I like Bette in NOW VOYAGER. I think she does magnificant work as Charlotte Vale in this one. I also like her in THE LITTLE FOXES. Oh, is she nasty in this one! I always want to slap her when she watches Herbert Marshall, her husband, crumple and die from a heart attack while she just watches! And she is also good, IMO, in CABIN IN THE COTTON, OF HUMAN BONDAGE...she rarely disappoints.

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Guest k, sandy

I forgot that Bette Davis was in The Little Foxes. I was in the play a few years ago. I played Alexandra, the daughter (which was played by Theresa Wright in the film), and I didn't want to be influenced by watching someone else's performance, so I avoided the film. But knowing the play so well, I think that Davis would be wonderful as Regina Giddens. Interestingly, the role was played on Broadway by Tallulah Bankhead, a southerner. I wonder how she felt about a New England Yankee playing the role of a fading, manipulative Arkansas belle?

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Guest son, jery

Sandy, fascinating to know that you played Alexandra in "The Little Foxes"! Tell us more. What do you think of Liz Taylor playing Regina? Tallulah absolutely hated Bette for starring in the movie version of "Foxes." Tallulah could never translate in movies. I've seen in one or two. She's missing that magical component that Bette was full of! Bette and director William Wyler's on "Foxes" became legendary. They never made another movie together again.

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Guest Alix

I agree, Jery, that Tallulah doesn't translate well onto the screen. This doesn't diminish her strength or popularity as a stage actress! She was kind of like Al Jolson--electric in person but very two diminsional on screen. I liked Bette as Regina.

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Guest k, sandy

Well, jeryson, there isn't much to tell. I played Alexandra in a local production here in the Cleveland area. Cleveland has quite an active theatre scene--much of it amateur, some semi-professional, and the wonderful professional regional theatres, the Cleveland Playhouse and The Great Lakes Theatre Festival. The Little Foxes is one my favorite plays-all the roles are rich and interesting. The thing that I loved about Alexandra is that when you first meet her, she seems like a sweet, dutiful daughter, wanting only to please her mother and everyone else. Then as the play goes on, you see that through her loving relationships with her father, her Aunt Birdie, and Addie, the black housekeeper her intelligence, spirit, and incredible strength of character is revealed. By the end, when she realizes her mother's hand in her father's death, she stands up to Regina and challenges her as an equal with the chilling last line in the play, "Are you afraid, Mama?" She truly is Regina's daughter. As for La Liz as Regina...hmmm, perhaps. She certainly is beautiful enough to play this selfish steel magnolia. I would have paid to see her take on the character. As for Tallu not translating on screen, I might agree with you there. Some performers have a magic that needs to be experienced live. I saw Carol Channing a few years ago when the Hello, Dolly! revival toured here and she was incredible! I never understood how she was a Broadway star until I saw her perform live. She had charisma for days! And was enormously funny, too.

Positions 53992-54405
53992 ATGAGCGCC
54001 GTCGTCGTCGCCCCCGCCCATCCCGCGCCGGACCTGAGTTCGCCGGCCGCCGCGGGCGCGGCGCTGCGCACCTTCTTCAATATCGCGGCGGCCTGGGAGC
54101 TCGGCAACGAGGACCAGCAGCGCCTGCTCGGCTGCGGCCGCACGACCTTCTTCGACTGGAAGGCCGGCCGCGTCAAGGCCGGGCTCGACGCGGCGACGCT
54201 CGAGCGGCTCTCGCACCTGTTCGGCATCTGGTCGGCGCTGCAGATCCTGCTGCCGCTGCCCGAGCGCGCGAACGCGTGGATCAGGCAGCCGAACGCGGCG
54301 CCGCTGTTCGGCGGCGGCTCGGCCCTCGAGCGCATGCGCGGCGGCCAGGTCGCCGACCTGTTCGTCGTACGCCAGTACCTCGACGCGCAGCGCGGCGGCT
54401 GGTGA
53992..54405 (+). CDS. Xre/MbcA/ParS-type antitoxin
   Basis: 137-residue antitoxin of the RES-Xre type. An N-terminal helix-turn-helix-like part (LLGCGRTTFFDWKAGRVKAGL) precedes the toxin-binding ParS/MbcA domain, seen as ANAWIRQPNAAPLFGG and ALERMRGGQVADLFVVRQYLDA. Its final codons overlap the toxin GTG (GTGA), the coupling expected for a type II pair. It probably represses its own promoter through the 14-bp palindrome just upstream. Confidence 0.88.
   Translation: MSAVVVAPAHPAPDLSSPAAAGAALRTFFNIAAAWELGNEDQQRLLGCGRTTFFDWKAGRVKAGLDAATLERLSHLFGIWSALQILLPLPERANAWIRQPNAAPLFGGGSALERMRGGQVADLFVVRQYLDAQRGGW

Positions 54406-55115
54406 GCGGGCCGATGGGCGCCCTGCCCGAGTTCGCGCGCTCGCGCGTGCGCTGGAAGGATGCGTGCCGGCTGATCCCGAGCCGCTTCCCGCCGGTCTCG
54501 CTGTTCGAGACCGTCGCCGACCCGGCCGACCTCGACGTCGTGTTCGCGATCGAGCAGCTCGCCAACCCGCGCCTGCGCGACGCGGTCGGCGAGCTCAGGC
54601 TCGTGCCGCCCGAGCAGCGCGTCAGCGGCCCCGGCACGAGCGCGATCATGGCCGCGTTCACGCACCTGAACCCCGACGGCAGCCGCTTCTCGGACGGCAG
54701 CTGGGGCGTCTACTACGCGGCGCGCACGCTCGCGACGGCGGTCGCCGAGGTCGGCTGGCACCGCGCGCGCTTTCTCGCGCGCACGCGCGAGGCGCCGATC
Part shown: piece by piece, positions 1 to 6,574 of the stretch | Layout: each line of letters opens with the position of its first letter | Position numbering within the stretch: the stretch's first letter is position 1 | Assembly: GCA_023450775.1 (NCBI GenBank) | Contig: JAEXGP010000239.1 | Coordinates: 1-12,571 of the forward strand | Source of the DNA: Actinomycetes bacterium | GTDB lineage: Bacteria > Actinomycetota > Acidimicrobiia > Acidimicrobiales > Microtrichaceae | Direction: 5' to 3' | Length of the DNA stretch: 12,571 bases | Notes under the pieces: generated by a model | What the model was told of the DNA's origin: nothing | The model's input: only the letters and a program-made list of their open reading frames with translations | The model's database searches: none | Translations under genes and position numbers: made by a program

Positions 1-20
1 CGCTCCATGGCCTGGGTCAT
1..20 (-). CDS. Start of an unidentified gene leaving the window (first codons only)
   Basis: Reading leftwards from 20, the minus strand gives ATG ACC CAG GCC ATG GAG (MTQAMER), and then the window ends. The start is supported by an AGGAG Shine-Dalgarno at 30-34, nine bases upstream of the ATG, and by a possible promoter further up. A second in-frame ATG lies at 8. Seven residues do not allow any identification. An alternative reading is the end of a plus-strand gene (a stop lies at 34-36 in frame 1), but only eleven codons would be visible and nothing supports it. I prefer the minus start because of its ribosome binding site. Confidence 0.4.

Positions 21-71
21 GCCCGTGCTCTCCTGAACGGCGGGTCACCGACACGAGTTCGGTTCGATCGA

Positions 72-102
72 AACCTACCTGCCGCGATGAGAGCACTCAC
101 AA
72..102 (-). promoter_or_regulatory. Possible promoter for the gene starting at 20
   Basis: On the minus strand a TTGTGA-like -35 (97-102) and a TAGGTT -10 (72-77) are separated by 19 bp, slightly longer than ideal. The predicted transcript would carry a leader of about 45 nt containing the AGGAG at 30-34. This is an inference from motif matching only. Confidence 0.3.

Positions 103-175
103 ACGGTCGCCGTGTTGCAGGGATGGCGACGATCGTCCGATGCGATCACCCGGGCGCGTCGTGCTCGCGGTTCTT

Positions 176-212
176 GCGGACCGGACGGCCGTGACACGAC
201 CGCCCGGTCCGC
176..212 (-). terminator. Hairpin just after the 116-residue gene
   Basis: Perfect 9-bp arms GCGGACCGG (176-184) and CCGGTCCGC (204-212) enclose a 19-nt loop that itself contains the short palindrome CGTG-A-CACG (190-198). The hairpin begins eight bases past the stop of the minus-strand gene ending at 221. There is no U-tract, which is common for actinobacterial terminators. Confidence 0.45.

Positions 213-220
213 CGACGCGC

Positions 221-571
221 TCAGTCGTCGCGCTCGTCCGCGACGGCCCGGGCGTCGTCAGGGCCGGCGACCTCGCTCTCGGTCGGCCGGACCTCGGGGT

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Guest Donnelly, Carollee

My 3 favorite movies of all time are: Gone with Wind, Its a Wonderful Life and the Wizard of oz. I love the classic movies. Jimmy Stewart is my favorite actor and I love all his films. I also love Alfred Hitchcock and all his movies. Bette Davis is my favorite actress. My favorite movies of hers that I love are Now Voyager, Mr.Skeffington and a Stolen Life. I also collect film and tv books.

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Guest son, jery

Fascinating, Sandy! Loved your thoughts on playing Alexandra. This could make a great article for one of the film or drama magazines.I once saw a community theater production of "Little Foxes" in Montgomery, Alabama. The actress--by day a normal house wife--was fantastic. Her daughter, played by a college gal, equaled her. Both could have gone on to professional theater. You're right about stage stars and film stars. Mary Martin flopped in films but excelled on stage. Ethel Merman was simply too big for the camera. Gertrude Lawrence also flopped in movies (she is supposed to be a disaster in the film version of "Glass Menagerie". Bette Davis was up for the role but Irving Rapper gave it to Gertie--a horrible mistake!)